Optical interconnects on printed circuit boards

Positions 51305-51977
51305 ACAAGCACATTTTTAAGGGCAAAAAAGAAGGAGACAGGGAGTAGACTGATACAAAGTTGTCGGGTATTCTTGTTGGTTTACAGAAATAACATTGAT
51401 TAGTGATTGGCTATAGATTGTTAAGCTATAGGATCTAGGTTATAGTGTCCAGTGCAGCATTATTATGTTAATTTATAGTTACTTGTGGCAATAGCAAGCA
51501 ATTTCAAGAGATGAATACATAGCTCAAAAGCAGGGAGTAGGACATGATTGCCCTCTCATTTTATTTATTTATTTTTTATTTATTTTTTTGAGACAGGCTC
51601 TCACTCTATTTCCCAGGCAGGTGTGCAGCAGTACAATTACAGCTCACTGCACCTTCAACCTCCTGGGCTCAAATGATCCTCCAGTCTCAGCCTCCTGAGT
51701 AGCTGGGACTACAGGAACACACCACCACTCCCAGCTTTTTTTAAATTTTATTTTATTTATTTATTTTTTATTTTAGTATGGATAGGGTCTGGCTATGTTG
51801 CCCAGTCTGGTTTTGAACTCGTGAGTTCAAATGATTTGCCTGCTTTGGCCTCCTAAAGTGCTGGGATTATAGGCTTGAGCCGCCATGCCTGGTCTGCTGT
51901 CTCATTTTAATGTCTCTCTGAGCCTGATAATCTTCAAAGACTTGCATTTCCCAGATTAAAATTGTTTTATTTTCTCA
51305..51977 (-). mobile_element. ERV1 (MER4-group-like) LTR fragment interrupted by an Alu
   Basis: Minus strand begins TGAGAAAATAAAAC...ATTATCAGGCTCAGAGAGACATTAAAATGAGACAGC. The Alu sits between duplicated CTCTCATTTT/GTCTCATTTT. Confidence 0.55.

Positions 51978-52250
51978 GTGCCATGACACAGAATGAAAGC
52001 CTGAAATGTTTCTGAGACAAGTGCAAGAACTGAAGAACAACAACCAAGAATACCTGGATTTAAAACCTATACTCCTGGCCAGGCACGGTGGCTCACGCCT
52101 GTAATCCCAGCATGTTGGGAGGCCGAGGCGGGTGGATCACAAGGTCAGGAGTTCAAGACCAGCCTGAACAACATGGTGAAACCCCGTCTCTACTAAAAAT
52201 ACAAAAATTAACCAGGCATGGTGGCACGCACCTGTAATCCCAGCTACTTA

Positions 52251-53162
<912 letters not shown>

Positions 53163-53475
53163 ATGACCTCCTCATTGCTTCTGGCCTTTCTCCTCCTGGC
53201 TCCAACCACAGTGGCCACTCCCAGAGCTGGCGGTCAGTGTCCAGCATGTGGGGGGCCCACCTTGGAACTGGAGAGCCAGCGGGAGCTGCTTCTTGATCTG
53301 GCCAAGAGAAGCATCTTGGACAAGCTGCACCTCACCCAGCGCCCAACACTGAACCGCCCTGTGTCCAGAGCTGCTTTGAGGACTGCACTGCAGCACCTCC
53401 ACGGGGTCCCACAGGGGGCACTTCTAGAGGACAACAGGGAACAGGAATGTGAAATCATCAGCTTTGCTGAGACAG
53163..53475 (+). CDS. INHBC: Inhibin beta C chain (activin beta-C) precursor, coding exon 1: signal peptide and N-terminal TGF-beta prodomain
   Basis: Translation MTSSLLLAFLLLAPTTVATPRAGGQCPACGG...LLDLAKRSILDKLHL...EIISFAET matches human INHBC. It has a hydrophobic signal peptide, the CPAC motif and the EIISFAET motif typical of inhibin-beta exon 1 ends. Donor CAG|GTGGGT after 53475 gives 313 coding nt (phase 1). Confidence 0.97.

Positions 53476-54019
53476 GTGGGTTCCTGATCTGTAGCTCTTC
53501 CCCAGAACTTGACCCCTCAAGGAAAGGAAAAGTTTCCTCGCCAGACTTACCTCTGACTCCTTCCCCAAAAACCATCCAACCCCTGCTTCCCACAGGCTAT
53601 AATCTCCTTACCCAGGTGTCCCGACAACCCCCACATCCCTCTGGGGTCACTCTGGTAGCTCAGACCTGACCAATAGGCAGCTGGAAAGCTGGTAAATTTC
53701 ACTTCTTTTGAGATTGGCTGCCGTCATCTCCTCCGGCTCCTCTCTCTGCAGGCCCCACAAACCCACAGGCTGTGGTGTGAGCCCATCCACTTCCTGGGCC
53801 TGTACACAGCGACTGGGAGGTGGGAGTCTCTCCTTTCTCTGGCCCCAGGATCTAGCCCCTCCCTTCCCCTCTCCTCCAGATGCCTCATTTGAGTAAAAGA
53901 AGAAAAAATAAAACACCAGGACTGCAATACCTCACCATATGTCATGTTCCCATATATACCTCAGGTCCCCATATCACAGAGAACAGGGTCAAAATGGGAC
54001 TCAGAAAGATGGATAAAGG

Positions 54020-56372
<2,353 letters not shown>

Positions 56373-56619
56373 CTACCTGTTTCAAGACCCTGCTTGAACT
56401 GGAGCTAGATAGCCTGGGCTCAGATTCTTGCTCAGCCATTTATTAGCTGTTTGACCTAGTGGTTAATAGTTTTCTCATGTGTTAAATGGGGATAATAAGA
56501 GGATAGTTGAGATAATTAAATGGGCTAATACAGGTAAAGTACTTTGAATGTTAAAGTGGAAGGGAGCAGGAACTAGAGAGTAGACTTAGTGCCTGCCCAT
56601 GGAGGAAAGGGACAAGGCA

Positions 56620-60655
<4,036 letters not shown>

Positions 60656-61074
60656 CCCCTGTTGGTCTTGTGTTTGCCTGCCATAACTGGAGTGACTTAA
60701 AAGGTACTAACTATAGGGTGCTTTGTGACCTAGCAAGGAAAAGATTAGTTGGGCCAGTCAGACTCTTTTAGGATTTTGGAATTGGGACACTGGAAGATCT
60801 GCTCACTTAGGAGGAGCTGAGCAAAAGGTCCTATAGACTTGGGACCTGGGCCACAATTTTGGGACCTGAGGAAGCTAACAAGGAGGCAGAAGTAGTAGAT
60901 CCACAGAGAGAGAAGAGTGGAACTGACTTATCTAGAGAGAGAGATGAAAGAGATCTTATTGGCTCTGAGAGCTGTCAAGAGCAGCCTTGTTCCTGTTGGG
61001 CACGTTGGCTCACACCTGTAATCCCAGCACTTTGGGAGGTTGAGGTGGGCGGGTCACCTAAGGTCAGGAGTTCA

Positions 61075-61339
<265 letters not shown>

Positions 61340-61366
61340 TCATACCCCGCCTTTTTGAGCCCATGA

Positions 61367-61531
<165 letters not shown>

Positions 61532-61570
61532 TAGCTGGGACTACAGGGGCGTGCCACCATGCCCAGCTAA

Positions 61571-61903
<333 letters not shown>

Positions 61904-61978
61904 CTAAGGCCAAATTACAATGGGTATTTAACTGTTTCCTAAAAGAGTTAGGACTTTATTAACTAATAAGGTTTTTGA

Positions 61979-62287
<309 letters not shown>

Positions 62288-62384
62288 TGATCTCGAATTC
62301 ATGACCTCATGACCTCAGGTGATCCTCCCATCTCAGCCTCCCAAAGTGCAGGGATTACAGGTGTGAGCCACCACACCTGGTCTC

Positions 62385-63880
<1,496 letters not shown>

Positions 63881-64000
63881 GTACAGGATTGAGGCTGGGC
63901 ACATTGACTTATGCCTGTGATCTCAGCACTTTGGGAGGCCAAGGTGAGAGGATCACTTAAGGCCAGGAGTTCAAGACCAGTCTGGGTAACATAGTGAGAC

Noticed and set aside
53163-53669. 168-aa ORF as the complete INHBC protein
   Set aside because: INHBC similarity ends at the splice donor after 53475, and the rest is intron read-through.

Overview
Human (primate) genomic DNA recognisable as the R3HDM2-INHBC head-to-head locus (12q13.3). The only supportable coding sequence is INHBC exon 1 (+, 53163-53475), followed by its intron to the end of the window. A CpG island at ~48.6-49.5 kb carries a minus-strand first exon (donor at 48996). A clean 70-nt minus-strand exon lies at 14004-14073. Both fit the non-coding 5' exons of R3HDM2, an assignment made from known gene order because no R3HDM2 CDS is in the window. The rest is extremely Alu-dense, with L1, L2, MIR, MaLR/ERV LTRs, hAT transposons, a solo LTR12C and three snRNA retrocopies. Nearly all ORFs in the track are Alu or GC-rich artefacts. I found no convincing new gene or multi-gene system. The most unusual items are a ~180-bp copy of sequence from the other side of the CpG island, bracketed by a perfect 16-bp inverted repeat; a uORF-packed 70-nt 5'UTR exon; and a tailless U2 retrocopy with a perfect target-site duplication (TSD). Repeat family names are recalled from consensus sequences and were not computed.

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The ever-increasing need for higher bandwidth and density is one of the motivations for extensive research on planar optoelectronic structures on printed circuit board (PCB) substrates. Among these applications, optical interconnects have received considerable attention in the last decade. Several optical interconnect techniques, such as free space, guided wave, board level and fiber array interconnects, have been introduced for system level applications. In all planar optoelectronic systems, optical waveguides are crucial elements that facilitate signal routing. Low propagation loss, high reliability and manufacturability are among the requirements of polymer optical waveguides and polymer passive devices on PCB substrates for practical applications. Besides fabrication requirements, reliable characterization tools are needed to accurately and nondestructively measure important guiding properties, such as waveguide propagation loss. In three-dimensional (3D) fully embedded board-level optical interconnects, another key challenge is to realize efficient optical coupling between in-plane waveguides and out-of-plane laser/detector devices. Driven by these motivations, the research presented in this thesis focuses on some fundamental studies of optical interconnects for PCB substrates, e.g., developing low-loss optical polymer waveguides with integrated efficient out-of-plane couplers for optical interconnects on printed circuit board substrates, as well as the demonstration of a novel free-space optical interconnect system by using a volume holographic thin film. Firstly, the theoretical and experimental investigations on the limitations of using mercury i-line ultraviolet (UV) proximity photolithography have been carried out, and the metallization techniques for fine copper line formation are explored. Then, a new type of low-loss polymer waveguides (i.e., capped waveguide) is demonstrated by using contact photolithography with considerable performance improvement over the conventional waveguides. To characterize the propagation properties of planar optical waveguides, a reliable, nondestructive, and real-time technique is presented based on accurately imaging the scattered light from the waveguide using a sensitive charge coupled device (CCD) camera that has a built-in integration functionality. To provide surface normal light coupling between waveguides and optoelectronic devices for optical interconnects, a simple method is presented here to integrate 45° total internal reflection micro-mirrors with polymer optical waveguides by an improved tilted beam photolithography (with the aid of de-ionized water) on PCBs. A new technique is developed for a thin layer of metal coating on the micro-mirrors to achieve higher reflection and coupling efficiency (i.e., above 90%). The combination of the capped waveguide technique and the improved tilted UV exposure technique along with a hard reusable metal mask for metal deposition eliminates the usage of the traditional lift-off process, greatly simplifies the process, and reduces fabrication cost without sacrificing the coating quality. For the study of free-space optical interconnects, a simple system is presented by employing a single thin-film polymeric volume holographic element. One 2-spherical-beam hologram is used to link each point light source with the corresponding photodetector. An 8-channel free-space optical interconnect system with high link efficiency is demonstrated by using a single volume holographic element where 8 holograms are recorded.